18 killed in Myanmar's anti-coup protests: Human Rights group
At least 18 people were killed as security forces in Myanmar fired on pro-democracy protesters on Wednesday, according to a Human Rights group. Earlier in February, Myanmar's military had staged a coup, detaining leader Aung San Suu Kyi along with senior members of the ruling National League for Democracy (NLD). The coup has sparked a major anti-coup agitation across the nation.
Ko Bo Kyi, joint secretary of the Assistance Association for Political Prisoners (AAPP), said in a post on Twitter, "As of now, the so-called military killed at least 18 deaths from North Okkalapa in RGN, Mandalay, Monywa, Myingyan, Pyin Oo Lwin and Salin in Magwe." "The death list may increase later. In addition, many got injuries. Some are critical situation," the tweet added.
In Monywa city in the Sagaing region, at least seven people were killed on Wednesday, an emergency doctor, who chose to remain anonymous, told Agence France-Presse. In Mandalay, Myanmar's second-largest city, two protesters were killed, a doctor told the news agency. One of the two deceased was a 19-year-old who was shot in the head, the doctor added.
The bloodiest protest day was Sunday when the UN confirmed at least 18 deaths. The same day, at least 1,300 people were reportedly arrested. However, the AAPP said only 1,200 have been arrested since the coup, and 900 remain behind bars or are facing charges.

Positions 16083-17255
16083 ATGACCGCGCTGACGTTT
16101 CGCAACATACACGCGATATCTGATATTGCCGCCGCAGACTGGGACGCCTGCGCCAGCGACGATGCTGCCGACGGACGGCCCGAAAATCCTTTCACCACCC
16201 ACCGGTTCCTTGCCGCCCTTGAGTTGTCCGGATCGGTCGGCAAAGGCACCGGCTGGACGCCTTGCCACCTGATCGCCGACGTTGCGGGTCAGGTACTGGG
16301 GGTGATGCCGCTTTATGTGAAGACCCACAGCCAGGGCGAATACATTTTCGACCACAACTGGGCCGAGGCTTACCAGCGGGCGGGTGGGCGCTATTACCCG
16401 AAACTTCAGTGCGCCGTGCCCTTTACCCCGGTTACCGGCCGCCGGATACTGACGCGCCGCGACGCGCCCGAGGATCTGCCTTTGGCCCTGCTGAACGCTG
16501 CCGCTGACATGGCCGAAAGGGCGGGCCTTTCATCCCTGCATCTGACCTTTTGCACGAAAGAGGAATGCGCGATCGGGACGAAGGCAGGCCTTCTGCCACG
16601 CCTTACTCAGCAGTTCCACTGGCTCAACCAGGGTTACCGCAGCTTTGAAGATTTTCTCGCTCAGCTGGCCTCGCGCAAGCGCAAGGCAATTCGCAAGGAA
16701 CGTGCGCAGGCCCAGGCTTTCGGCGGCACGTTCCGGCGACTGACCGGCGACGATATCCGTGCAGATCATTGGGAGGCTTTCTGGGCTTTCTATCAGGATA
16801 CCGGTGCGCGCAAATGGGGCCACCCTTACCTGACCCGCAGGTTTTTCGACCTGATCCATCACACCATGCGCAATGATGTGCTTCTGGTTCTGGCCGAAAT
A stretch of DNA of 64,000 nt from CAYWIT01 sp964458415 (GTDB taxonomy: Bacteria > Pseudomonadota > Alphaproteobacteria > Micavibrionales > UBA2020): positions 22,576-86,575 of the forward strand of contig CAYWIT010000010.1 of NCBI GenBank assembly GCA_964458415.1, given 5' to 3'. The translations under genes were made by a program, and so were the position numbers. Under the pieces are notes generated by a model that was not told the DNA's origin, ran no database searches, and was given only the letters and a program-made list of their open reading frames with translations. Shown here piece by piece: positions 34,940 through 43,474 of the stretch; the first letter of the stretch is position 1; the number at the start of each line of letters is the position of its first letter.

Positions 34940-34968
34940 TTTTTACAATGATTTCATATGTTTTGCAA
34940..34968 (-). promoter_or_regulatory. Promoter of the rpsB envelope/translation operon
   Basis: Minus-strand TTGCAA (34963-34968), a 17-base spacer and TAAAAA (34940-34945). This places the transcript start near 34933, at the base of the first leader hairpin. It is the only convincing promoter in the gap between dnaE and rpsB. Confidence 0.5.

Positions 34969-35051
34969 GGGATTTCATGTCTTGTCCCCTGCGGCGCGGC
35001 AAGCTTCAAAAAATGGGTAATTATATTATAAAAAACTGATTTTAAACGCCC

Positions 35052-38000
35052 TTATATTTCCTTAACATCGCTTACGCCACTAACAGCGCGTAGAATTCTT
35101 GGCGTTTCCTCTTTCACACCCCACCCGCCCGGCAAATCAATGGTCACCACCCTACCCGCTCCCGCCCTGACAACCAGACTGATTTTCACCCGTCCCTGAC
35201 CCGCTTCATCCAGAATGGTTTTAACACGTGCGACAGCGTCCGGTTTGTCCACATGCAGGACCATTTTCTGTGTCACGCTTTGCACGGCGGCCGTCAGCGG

The NLD won elections with a massive majority in November but the country's powerful military leveled allegations of fraud, claiming that it unearthed over 10 million cases of cheating. On February 1, the military staged a coup and 640 people have reportedly been detained since. Army chief General Min Aung Hlaing now holds legislative, executive, and judicial powers.
A massive and largely peaceful civil disobedience campaign demanding Suu Kyi's release has faced a brutal crackdown by authorities. Authorities have threatened "loss of life" to protesters, who remain undeterred in their demand for the restoration of their democratically-elected government.
International pressure against Myanmar has been increasing with Western countries responding to the coup with sanctions targeting Myanmar's top generals. Britain has called for a UN Security Council meeting on Friday. Myanmar's Foreign Ministry responded to UN's criticism describing the global body's move as "flagrant interference" in its internal affairs. Meanwhile, authorities continue to use lethal force, responding to the uprising with escalating strength.